Reykjavik, Iceland, has the longest hours of fasting in the world where the fast will be about 21 hours 57 minutes long in the beginning of the month of Ramadan, with a fast starting at 2:03am and finishing at midnight. While Sydney, Australia, has the shortest hours of fasting in the world where a fasting day will be about 11 hours 24 minutes long at the start of Ramadan, with a fast starting at 5.29am and finishes at 16:53pm.
The month of Ramadan ends on the 29th day if a crescent moon for the month of Shawwal (the 10th month in the Islamic calendar) is sighted, in a situation where the moon of Shawwal was not sighted, Ramadan automatically ends on the 30th day. The next day after the month of Ramadan becomes the first day of Shawwal: a day when Muslims worldwide celebrate Eid al-Fitr, the festival of breaking of the fast, which marks the end of Ramadan. According to Islamic tradition, the angels call it the day of prizegiving because all those who fasted are rewarded by God on this day, and so it is common to hear Muslims greet each other with Eid Mubārak (Happy Eid) and it is forbidden to fast on this day. It is Islamic to celebrate Eid with a small sweet breakfast, and to give charity before Eid prayers in congregation, and many Muslims celebrate by giving gifts, wearing new or clean clothes, and visiting friends and family. It’s simply a day of love, unity, peace and a day to put smiles on the faces of the needy and the vulnerable ones among the society and give them a sense of belonging. This marks the end of the holy month of Ramadan and the end of the Ramadan fast.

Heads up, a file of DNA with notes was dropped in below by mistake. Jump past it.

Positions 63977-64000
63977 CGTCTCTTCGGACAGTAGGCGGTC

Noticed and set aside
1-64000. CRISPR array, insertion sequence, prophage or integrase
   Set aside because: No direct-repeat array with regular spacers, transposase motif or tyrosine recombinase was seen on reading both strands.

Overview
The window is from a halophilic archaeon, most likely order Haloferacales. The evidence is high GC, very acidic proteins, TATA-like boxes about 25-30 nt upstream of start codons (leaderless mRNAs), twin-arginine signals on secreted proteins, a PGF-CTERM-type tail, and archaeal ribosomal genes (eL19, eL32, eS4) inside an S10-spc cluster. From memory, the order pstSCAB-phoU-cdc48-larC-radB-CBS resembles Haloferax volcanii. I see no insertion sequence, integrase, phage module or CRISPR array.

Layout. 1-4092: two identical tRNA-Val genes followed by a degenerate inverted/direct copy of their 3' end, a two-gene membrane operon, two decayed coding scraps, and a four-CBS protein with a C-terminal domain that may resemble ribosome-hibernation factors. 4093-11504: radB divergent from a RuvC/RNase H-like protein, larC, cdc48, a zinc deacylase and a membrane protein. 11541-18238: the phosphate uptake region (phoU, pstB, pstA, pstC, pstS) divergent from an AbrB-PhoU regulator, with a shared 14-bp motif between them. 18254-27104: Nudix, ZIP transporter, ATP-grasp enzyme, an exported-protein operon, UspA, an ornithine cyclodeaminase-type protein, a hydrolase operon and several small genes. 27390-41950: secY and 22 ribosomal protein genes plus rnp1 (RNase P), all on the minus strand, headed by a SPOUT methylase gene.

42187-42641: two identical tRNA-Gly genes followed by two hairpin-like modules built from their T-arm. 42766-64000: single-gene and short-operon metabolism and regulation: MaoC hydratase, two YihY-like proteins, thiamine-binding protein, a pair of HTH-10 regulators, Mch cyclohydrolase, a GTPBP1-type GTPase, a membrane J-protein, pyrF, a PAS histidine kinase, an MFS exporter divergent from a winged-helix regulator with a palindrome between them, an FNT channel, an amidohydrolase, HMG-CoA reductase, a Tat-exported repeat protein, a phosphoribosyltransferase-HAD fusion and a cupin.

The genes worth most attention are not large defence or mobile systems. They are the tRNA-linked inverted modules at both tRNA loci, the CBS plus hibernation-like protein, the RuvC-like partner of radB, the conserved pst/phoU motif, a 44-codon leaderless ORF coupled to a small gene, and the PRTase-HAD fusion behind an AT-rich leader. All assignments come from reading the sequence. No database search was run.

In a nutshell, understanding what Ramadan is and the sanctity of the fast is of paramount importance to both Muslim or non-Muslims, for the goals of fasting is to teach patience, discipline, modesty and spirituality. Whoever is observing a lengthy period of fasting must stay healthy, eat wisely and sleep enough.
Conclusively, there are practices or habits that all Muslims observing the Ramadan fast need to adopt in order to maintain a balance and healthy life throughout this holy month and beyond:
Avoid eating an excess of carbohydrates.
Avoid an intake of excessive sugary and spicy food, and also stay away from caffeine drinks such as coke, coffee or tea.
Avoid snacks high in salt like chips or nuts.
Take dinner only before Ishaa and after Taraweeh prayers, so the time afterwards is spent in Ibaadah, prayers and dhikr.
Women should not be made to cook all day: hence, keep the meals simple and humble, so they too can get the time to engage in equal Ibaadah and prayers, during their day, and post-Iftaar as well.
When considering dinner, it’s very important to include food varieties like: Meat/Bean, Bread/Cereal, Milk, Vegetable, Fruits among others.
In this holy month of love and peace, permit me to end with an apology to whomever I have offended in one way or the other either knowingly or unknowingly through the course of my work or interactions with folks both online and offline, please accept my unreserved apologia. And at the same time wishing all my readers, friends, well-wishers, colleagues, family, and the entire Muslim umma a blissful, bountiful, glorious, and a happy Ramadan fast. May the Almighty Allah – the God of Prophet Muhammed (S.A.W), the God of Prophet Jesus Christ (PBUH), the God of Prophet Moses (PBUH), and the God of Prophet Abraham (PBUH) accept all our worships during this holy month and beyond, and spare our lives to witness more and more Ramadans ahead.
Usama Dandare, a social commentator write from Sokoto. Reach me on mail via [email protected] or on twitter @osadaby or on Facebook via facebook.com/usama.dandare